It is comprehensible that at the beginning of decadence, this productivist vision was credible, but today it is manifest that it is not a lack of productivity that is responsible for the misery of humanity. Therefore, revolutionary theory cannot be based on the productivist argument. But the rejection of this argument does not imply the rejection of the materialist position on consciousness, nor does it deny that the conditions that the proletariat undergoes determine, not what must occur, but what can occur. It thus should be hoped that these conditions evolve in a way favorable to the development of revolutionary consciousness. Any position, which ignores the conflict between the productive forces and relations of production, is not materialist.
The basic argument remains valid: that this conflict, by making the necessity of the revolution visible, creates the conditions for the generalization of revolutionary consciousness. Even when the decadence of capitalism is no longer seen as a permanent incapacity to accumulate, and its effects on the working class are no longer seen in terms of the kind of misery and want that was typical in the 19th century, the poisoned fruits of this conflict, the destruction which it causes capitalism to inflict (war and ecocide as well as unemployment and wage reductions) are the most potent argument for the revolution (if the working class can see capitalism as the source of the problem).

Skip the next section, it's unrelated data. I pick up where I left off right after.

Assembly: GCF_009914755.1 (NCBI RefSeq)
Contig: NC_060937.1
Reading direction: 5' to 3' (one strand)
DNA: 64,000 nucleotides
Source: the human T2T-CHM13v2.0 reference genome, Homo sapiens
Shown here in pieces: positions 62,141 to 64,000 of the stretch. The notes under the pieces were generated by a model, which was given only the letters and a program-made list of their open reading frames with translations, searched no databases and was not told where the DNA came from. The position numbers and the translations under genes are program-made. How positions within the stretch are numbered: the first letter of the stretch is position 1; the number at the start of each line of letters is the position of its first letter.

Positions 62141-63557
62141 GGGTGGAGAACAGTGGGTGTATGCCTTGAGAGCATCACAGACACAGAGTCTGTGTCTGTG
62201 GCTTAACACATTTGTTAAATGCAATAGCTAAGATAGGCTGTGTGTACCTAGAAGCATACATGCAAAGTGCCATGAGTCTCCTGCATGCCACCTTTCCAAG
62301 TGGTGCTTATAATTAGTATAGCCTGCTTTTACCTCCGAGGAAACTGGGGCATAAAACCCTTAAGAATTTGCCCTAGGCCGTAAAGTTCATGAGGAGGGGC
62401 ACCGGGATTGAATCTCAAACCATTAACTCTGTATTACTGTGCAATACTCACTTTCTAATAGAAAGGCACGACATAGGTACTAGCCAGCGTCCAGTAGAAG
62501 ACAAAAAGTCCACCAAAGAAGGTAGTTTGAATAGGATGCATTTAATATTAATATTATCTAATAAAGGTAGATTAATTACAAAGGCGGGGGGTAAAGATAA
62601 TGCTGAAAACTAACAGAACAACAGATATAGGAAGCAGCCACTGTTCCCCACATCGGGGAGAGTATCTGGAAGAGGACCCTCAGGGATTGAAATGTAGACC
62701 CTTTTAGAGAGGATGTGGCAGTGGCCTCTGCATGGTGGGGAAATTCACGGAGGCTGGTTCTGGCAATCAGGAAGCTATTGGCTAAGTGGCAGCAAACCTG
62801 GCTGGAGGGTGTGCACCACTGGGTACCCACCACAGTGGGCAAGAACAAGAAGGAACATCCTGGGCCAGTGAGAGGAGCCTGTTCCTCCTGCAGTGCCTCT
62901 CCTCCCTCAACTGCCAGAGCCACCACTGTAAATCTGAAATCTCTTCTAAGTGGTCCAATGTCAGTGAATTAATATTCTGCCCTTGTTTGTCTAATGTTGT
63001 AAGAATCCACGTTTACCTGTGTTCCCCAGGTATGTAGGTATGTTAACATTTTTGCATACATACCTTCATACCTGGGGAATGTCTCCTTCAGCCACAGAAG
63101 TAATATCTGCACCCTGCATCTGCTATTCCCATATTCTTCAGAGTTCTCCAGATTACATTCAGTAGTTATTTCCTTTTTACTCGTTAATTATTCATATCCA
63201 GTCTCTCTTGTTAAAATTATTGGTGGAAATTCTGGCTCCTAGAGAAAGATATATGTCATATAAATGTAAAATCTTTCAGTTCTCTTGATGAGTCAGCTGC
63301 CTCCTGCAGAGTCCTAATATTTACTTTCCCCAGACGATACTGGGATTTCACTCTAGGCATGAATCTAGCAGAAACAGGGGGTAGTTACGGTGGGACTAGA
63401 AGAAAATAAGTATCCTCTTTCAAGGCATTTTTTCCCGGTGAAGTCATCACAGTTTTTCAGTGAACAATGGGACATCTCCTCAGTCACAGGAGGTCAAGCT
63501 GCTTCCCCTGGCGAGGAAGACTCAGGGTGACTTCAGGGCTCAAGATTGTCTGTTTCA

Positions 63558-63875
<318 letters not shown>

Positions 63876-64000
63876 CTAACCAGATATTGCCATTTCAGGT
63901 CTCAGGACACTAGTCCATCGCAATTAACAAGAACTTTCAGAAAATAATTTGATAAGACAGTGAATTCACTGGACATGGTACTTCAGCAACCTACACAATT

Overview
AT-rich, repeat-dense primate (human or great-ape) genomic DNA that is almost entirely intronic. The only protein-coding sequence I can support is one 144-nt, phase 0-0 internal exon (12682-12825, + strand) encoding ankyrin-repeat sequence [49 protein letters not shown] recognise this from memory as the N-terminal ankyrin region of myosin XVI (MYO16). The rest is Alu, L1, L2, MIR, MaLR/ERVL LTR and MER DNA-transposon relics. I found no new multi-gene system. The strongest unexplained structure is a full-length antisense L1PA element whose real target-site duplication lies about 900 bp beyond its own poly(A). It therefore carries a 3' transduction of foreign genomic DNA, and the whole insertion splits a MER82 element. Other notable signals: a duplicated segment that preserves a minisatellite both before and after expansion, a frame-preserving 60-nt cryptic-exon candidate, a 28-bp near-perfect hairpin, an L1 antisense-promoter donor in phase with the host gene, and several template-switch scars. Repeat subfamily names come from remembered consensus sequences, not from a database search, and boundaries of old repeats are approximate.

Raoul insists that the visibility of the need is not enough, that the possibility also must be visible. He is right, but again, that means in the first place that the revolutionary class must be visible to itself. In this respect, it is difficult to see the recent technological development as favorable. It seems to me that the changes that it has brought at the level of the recomposition of the working class, the decentralization of the work place, etc., have a very negative side for the capacity of the class to recognize itself, at least, for the moment. It is this difficulty which weighs heavily on the class struggle and which makes some believe that there is no more working class as a revolutionary subject, that our fate is in the hands of the "multitudes" (Negri). It is not by chance that the techno-determinist Marcuse is again à la mode.